• 39. Simultaneous administration of multiple vaccines Both killed and live vaccine can be administered individual vaccines. However, prudence demands simultaneously without decreasing the efficacy of the that the vaccines be administered at different sites. Immunization of adolescents Adolescents should be considered an appropriate age for "top-up" immunization as well as for adminis tration of certain vaccines which may not have been indicated earlier. However, this should always be done after careful counseling. Vaccination Schedule in Adolescents Vaccine Age Td Booster at 10 and 16 years MMR vaccine One dose if not given earlier Hepatitis B 3 doses (20 mcg) 0, 1, and 6 months, if not given earlier Typhoid vaccine Vi Polysaccharide vaccine every 3 years Varicella vaccine* One dose up to 13 years and 2 doses (at 4 to 8 weeks interval) after 13 years of age if not given earlier. Hepatitis A vaccine* Two doses 0 and 6 months if not given earlier * Only after discussing with parents on a one to one basis Immunization for travelers The risk of travelers contracting infectious d is ease include yellow fever vaccine for those intending to go depends on the region/country to be visited, duration of to destinations in South America an d Subsaharan trip and nature and conditions of t rav el. Uniform Africa (except in infants les s t han 9 months and recommendation s are not possible because the pregnant ladies) and meningococcal vaccine for those epidemiolog y o f d is eas es d iffers in various intending to go on a Haj pilgrimage. Similarly, visitors geographical areas. The physician should try and comin g to India from Western Europe/North America update routine immunizat ion and also provide are usually advised vaccination against typhoid and destination specific immunizations. For instance, Hepatitis A, especially if the stay is likely to be vaccines commonly recommended for Indian travelers prolonged. 39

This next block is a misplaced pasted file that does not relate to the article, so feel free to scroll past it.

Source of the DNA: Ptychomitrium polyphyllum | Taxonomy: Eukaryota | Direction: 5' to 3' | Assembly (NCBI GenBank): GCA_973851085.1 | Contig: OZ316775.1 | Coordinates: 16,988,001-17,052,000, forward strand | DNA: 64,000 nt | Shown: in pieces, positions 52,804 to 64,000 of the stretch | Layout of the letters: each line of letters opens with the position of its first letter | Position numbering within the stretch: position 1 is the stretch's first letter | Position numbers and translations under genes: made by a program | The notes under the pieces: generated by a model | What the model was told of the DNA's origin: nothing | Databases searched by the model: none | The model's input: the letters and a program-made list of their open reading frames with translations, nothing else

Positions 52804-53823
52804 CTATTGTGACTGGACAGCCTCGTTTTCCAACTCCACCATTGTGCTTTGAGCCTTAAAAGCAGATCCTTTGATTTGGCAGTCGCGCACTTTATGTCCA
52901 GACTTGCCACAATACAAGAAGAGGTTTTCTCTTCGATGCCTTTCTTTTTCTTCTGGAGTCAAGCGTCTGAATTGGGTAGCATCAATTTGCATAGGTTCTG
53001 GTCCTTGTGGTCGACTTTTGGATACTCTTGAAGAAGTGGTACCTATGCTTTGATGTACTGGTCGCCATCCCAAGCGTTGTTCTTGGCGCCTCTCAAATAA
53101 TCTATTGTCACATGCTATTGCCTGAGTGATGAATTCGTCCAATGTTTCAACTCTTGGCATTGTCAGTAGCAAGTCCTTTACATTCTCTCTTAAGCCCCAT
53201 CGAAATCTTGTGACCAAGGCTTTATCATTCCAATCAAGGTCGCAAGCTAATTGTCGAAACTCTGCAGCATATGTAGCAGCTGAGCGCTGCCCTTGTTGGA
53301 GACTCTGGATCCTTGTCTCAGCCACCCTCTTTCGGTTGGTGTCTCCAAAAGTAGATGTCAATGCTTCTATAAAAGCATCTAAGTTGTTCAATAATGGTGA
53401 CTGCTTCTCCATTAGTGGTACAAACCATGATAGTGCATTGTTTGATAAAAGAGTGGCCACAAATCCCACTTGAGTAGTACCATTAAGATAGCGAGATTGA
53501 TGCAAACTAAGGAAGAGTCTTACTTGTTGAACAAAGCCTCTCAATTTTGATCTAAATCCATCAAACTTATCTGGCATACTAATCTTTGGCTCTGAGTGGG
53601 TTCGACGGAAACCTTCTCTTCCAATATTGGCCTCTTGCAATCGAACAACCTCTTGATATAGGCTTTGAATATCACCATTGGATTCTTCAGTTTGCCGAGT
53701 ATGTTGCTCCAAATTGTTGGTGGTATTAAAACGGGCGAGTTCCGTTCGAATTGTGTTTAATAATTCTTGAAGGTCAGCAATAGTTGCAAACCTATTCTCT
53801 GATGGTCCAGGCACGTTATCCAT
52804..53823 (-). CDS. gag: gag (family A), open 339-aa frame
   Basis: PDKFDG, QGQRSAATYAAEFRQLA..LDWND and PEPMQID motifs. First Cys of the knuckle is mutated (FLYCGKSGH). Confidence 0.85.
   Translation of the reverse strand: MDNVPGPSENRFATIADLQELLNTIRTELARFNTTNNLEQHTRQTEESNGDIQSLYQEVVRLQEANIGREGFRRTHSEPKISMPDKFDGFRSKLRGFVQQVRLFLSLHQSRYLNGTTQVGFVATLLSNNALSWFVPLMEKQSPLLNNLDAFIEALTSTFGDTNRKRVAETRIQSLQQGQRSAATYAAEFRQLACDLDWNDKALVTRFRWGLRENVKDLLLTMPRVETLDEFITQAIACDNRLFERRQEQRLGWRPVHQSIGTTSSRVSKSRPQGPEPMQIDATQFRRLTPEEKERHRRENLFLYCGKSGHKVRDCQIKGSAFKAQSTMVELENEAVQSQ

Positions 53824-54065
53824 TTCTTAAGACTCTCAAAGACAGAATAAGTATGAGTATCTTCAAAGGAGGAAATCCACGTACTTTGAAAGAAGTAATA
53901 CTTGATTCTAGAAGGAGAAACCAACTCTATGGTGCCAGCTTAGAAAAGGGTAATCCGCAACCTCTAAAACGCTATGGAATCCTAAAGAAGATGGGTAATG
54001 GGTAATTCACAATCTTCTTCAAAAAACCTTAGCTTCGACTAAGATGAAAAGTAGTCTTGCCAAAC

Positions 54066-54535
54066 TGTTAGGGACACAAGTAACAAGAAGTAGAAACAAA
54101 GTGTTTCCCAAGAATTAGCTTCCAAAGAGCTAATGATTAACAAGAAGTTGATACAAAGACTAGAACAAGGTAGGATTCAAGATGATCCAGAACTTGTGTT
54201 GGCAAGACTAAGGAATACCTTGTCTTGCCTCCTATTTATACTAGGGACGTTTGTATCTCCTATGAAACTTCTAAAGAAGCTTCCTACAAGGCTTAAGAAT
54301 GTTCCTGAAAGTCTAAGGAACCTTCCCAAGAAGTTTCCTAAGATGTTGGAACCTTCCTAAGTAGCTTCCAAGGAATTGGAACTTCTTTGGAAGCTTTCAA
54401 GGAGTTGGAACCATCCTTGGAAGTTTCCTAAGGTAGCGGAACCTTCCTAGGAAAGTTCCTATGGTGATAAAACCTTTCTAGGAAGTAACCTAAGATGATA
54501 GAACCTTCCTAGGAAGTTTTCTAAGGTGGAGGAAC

• 40. Vaccination of children with bleeding disorders or those receiving anticoagulants Needles less than 23G should be used for injection and pressure, without rubbing, for at least 5 minutes. the parents should be asked to apply firm and sustained Beast-feeding and Vaccination Breastfeeding does not adversely affect immunization transmissio n of Hepatitis B virus from an HBsAg and is, therefore, not a con t raindication for any carrier mother to her baby through breast milk if HB vaccine. Neither inactivated n or live vaccines vaccination is started at birth. administered to a lactating woman affects the safety of breas t -feeding for infants. There is no risk of 40